Creating an Application in Five Minutes

It used to be really hard to build a new application. If you find a copy of the original Inside Macintosh there’s a “roadmap” application which is, in essence, the sketch of a minimal Mac app (actually, it’s not even that, because it doesn’t implement multiple windows, or a bunch of other things). This simple text editor program occupies four large pages of commented source code, and figuring out what it all means will involve many trips through the first three volumes of Inside Macintosh.

Writing applications for the Amiga and Windows wasn’t much (any?) easier. Note that I say “writing applications” and not “programs”. Writing computer programs had been really easy up until then…

E.g. almost everyone who had used a computer knew you could do something like:

> 10 PRINT "HELLO"> 20 GOTO 10> RUN

on a computer in a department store and the screen would fill with “HELLO”s and the computer would kind of lock up until a salesperson unplugged it or (and this would be astonishing when it happened) typed CTRL-C.

It was even pretty easy to write a program for a mainframe computer. Something like:

include void main (){ printf("hello"); }

could actually be turned into a reusable executable fairly easily. (You also needed to type some arcana to compile it.) Shell scripts were even easier.

But it took a long time for graphical user interfaces to actually simplify the task of programming, and there were many missteps and dead ends along the way.

Probably the first truly easy-to-use GUI programming tool was HyperCard. HyperCard was so easy to use and so good at what it tried to be (and so oddly implemented) that it has never really been bettered. Even the various attempts to clone HyperCard (notably Toolbook, SuperCard, Runtime Revolution) ever succeeded in making a completely live development tool (i.e. where using your program and developing your program were seamless acts). Indeed, I would suggest that a web-based HyperCard clone is a true killer app.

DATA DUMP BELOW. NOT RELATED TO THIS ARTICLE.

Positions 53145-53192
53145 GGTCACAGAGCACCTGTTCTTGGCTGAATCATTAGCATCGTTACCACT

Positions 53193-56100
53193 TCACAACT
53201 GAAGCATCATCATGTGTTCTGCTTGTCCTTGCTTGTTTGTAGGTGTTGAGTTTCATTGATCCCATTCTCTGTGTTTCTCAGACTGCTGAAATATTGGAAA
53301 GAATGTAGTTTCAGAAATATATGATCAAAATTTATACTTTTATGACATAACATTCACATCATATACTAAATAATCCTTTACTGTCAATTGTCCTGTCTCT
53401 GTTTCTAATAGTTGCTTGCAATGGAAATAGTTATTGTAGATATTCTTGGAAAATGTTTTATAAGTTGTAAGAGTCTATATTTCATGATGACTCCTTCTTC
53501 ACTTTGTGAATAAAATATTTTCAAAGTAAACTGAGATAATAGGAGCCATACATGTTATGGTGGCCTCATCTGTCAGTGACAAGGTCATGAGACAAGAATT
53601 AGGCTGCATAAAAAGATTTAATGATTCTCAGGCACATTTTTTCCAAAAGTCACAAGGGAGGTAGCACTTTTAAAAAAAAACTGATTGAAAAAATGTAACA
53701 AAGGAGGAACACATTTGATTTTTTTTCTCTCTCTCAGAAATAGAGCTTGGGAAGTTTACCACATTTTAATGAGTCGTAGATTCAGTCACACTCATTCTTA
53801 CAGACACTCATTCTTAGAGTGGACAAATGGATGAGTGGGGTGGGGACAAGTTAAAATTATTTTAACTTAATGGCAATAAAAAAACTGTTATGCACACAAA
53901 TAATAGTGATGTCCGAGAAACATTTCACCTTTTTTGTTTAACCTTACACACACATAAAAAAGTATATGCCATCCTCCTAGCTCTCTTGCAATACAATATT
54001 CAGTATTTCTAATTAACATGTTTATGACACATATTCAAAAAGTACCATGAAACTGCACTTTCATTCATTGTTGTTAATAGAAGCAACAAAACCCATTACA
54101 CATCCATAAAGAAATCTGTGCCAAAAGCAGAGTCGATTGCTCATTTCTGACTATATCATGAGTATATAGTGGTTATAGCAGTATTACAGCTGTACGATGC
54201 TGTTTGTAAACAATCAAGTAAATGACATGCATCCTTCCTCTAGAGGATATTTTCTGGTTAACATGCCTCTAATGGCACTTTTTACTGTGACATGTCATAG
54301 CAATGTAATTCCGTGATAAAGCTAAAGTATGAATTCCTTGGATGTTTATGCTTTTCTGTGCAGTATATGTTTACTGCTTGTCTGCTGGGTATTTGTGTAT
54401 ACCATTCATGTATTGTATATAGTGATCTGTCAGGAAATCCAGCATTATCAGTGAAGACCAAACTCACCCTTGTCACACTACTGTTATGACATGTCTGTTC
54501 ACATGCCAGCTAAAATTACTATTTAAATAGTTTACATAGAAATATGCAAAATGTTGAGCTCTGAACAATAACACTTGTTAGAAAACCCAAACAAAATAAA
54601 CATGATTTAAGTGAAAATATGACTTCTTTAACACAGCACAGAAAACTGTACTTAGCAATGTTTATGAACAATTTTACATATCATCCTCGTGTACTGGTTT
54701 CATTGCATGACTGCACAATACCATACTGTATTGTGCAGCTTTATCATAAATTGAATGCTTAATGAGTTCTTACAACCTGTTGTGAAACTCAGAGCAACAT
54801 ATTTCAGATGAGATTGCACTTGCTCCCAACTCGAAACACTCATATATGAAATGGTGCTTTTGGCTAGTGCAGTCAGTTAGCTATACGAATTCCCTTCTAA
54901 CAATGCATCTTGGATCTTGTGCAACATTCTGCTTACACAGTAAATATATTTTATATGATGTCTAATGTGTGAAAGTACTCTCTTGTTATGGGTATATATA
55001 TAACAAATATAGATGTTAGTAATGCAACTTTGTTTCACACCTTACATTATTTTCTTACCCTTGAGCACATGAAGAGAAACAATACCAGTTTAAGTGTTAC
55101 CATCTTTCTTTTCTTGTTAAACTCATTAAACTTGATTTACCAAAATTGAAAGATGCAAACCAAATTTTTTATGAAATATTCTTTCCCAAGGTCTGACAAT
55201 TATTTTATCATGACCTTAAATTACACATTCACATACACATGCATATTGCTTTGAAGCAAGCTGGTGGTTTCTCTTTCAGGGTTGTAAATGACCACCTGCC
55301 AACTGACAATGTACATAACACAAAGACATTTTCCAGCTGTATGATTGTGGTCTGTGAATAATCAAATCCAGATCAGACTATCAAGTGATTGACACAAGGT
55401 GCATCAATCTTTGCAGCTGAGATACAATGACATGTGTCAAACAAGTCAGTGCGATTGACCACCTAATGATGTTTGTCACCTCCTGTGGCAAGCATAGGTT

Various less ambitious but more conventionally useful imitations of HyperCard, notably Visual Basic and Delphi, appeared, as did class libraries which allowed you to subclass a bare-bones application and its components, such as MacApp, PowerPlant, and MFC. Today, most of our development tools are spiritually derived from Visual Basic and its brethren, i.e. HyperCard with a sharp line between “development” and “use”, or MacApp and its brethren, i.e. a class library which assumes you’ll be writing a “totally general” app, where “totally general” means “something a lot like a common office app”. Some of our development tools are more primitive than either, but let’s not discuss Perl, PHP, et al here 😉

What all this means is that you can write “hello, world” using a GUI-based IDE in about fifteen seconds, except that it takes 15s to launch your development environment, and about 30s to five minutes to compile and run it. Versus getting the same thing done instantly in UNIX or on a Commodore 64 twenty-something years ago.

I’ve recently started using a new Mac-based game development tool called Unity and it’s interesting … amazing even … to realise that in many ways it’s closer to HyperCard than Visual Basic. You do need to explicitly save changes (probably not a bad thing). You can create a 3d game application (well, you know, the gaming equivalent of “hello, world”) in about thirty seconds. There is no sharp line between playing and development. It still takes fifteen seconds to launch the IDE and 30s to compile, but…

Game development just got a little more interesting.